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An average album, though it's Elton's best of the 1990s!
on 9 March 2004
After the releases of the celeb-packed novelty "Duets" album and his move into Disney film scores, this was Elton and Bernie's apparent attempt to get back to basics and what they're essentially great at (Some of the promotional blurb for the release of this album had the slogan "Made in England...By true craftsmen"). Certainly, on a stylistic level this album is evocative of the "Elton John" album of 1970 (his first great album)...grand classical allusions, slight R'n'B, the odd rocker, and lush simple ballads. For the sweeping orchestral arrangements, Elton enlisted the help of the man who figures largely on his eponymous album and other notable songs of the period...Paul Buckmaster.
With producer Greg Penny at the helm (who's work, such as K D Lang's "Ingenue" album, Elton had admired) this album was a brave attempt to hark back to his very early years and, as such, the songs are deliberately littered with past references.
At the time of this album's release, Bernie Taupin had been vocal about his appreciation of John Lennon's songwriting style and the influence is all too apparent in the lyrics here....Taupin's sparse writing and construction is quite quite different from any other time of his songwriting career, and so makes an interesting pointer in his oeuvre. Apart from "Made In England", all the song are one-worded titles which is very Lennonesque. It would also seem that Bernie Taupin had been checking out the solo-Beatle's "Plastic Ono Band" album were the lyrics were at their most stark, simplistic yet direct. However, thats where the resemblence ends because Elton opts for the lush chamber-music ensemble, in the style with which the record-buying public have come to expect. It would take him another six years to break the mould and make a truly great album again.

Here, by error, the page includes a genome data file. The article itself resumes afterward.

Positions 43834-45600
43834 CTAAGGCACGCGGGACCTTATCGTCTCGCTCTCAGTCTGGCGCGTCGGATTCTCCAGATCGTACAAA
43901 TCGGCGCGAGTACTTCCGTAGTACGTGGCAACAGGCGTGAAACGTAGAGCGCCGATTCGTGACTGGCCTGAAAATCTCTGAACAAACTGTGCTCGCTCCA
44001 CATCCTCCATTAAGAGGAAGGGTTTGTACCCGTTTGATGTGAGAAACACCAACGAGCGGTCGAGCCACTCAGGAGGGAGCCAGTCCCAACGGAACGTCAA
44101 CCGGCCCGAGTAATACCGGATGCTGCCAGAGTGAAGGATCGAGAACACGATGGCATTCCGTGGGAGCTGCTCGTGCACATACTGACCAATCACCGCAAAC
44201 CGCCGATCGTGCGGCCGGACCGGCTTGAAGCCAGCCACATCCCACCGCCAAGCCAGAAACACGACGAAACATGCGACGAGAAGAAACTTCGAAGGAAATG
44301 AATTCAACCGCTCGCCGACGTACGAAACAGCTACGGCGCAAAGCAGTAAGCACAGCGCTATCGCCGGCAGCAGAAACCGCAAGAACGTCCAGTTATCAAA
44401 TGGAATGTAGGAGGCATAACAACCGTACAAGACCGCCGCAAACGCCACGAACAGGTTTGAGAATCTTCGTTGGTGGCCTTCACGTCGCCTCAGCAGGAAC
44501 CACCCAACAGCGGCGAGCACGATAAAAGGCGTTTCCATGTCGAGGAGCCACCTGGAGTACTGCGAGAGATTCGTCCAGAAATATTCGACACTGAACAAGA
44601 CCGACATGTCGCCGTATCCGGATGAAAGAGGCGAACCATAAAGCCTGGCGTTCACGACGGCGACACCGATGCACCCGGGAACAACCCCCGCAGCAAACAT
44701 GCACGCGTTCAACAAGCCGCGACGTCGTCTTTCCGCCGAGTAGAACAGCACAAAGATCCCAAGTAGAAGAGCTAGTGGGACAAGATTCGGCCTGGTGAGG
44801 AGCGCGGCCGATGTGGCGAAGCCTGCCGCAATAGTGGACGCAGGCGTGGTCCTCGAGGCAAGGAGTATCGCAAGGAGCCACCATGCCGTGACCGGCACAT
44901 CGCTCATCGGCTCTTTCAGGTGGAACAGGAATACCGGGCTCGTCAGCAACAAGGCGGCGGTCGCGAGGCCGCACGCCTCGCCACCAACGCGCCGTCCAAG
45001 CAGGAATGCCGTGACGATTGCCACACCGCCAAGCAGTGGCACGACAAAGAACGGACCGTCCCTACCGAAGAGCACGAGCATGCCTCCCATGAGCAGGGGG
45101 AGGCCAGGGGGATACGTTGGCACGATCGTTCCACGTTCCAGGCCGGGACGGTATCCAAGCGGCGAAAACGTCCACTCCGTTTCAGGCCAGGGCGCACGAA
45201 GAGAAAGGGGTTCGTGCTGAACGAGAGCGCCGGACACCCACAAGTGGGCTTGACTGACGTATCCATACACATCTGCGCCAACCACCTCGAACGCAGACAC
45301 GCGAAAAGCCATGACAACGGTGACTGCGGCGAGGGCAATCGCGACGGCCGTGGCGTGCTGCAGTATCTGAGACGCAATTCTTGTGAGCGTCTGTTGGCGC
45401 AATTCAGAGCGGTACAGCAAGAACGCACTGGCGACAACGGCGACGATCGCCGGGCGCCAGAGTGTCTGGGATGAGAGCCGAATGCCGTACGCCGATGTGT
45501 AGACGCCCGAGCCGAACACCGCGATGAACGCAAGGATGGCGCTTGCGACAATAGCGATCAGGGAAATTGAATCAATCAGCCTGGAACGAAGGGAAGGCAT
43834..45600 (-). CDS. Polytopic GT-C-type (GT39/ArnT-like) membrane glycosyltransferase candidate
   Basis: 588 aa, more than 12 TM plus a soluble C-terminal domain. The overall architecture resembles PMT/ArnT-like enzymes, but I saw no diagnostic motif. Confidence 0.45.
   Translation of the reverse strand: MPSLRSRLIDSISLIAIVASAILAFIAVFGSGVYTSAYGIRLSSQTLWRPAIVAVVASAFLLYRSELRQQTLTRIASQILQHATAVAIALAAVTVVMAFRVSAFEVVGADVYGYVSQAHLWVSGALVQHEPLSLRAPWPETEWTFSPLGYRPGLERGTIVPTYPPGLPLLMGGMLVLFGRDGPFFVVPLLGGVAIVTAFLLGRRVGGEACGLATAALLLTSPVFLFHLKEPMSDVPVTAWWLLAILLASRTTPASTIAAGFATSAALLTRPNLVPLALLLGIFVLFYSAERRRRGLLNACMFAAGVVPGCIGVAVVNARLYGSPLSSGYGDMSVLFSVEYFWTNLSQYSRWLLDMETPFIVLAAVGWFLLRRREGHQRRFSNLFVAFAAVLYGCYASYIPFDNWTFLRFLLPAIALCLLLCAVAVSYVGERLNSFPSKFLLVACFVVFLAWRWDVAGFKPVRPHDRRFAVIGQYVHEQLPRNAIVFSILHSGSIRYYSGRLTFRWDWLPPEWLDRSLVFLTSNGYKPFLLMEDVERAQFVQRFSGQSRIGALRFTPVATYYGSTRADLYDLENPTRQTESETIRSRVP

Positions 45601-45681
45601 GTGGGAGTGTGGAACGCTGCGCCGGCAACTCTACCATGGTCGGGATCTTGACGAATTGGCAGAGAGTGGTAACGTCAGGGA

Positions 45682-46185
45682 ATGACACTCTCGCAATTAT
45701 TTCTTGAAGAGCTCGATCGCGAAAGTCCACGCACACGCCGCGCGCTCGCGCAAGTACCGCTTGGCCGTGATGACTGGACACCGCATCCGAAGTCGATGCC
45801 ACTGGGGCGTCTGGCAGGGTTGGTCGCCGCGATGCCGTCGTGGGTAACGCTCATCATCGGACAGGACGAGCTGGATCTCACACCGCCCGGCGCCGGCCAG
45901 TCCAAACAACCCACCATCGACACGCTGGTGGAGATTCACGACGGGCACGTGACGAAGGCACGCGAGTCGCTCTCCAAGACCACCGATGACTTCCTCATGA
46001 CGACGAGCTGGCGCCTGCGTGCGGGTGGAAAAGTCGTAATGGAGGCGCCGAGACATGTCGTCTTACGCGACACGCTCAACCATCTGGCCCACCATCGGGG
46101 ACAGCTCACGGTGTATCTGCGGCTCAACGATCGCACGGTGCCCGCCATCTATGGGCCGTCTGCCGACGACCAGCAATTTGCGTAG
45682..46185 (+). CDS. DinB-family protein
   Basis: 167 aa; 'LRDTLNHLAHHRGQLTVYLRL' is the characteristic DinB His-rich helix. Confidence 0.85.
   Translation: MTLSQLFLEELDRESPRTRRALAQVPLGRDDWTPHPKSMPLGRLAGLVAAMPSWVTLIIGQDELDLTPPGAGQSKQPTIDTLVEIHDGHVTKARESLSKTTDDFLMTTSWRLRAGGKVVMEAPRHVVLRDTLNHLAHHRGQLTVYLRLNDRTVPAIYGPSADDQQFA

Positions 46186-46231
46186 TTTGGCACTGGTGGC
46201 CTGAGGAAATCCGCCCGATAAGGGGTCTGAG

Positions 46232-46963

To start the album off, and a song which was also the lead-off single is "Believe"...the most direct John Lennon lyrical influence...its a song of epic proportions and boosted by Buckmaster's grandiose arrangement. Its powerful but does chug along in a linear way with its predictable Minor chord progressions. It's interesting to speculate what this song would sound like had it been handed in during the alt.country style of the "Songs from the west coast" recording sessions six years later. As the song dissolves into descending violins, we hear industrial mechanics that precede "Made In England", a rocker which sounds like "Runaway Train", "I'm Still Standing" and "I Don't Wanna Go On With You Like That" all rolled into one with the type of Taupin lyric which raises a smile (he tends to write them occasionally!).
After this, the songs just coast along..."House","Man" "Please" and "Pain" sound like Elton just rattled them off in ten minutes (he probably did!) and there isn't much interesting musicianship going on. "Belfast", whilst having good wordplay and evocative images is, to be quite frank, overblown to the point of nausea.
The album picks up at the end..."Lies" is a catchy pop song with multi-layered vocal harmonies in the chorus which is reminiscent of Abba. Despite hackneyed lyrics it wins through for its joie de vivre alone. "Blessed" is a fine end, a love song to a future offspring (Bernie's?) which includes a lyrical nod to "Your Song".
"Made In England" is perhaps the best Elton John album of the 1990s. Like all his post-"Blue Moves" work, its a patchy affair with some worthwhile moments, but nestled between "The One", "Duets", "The Big Picture" and all the Disney/Musicals hokum...it stands out pretty well.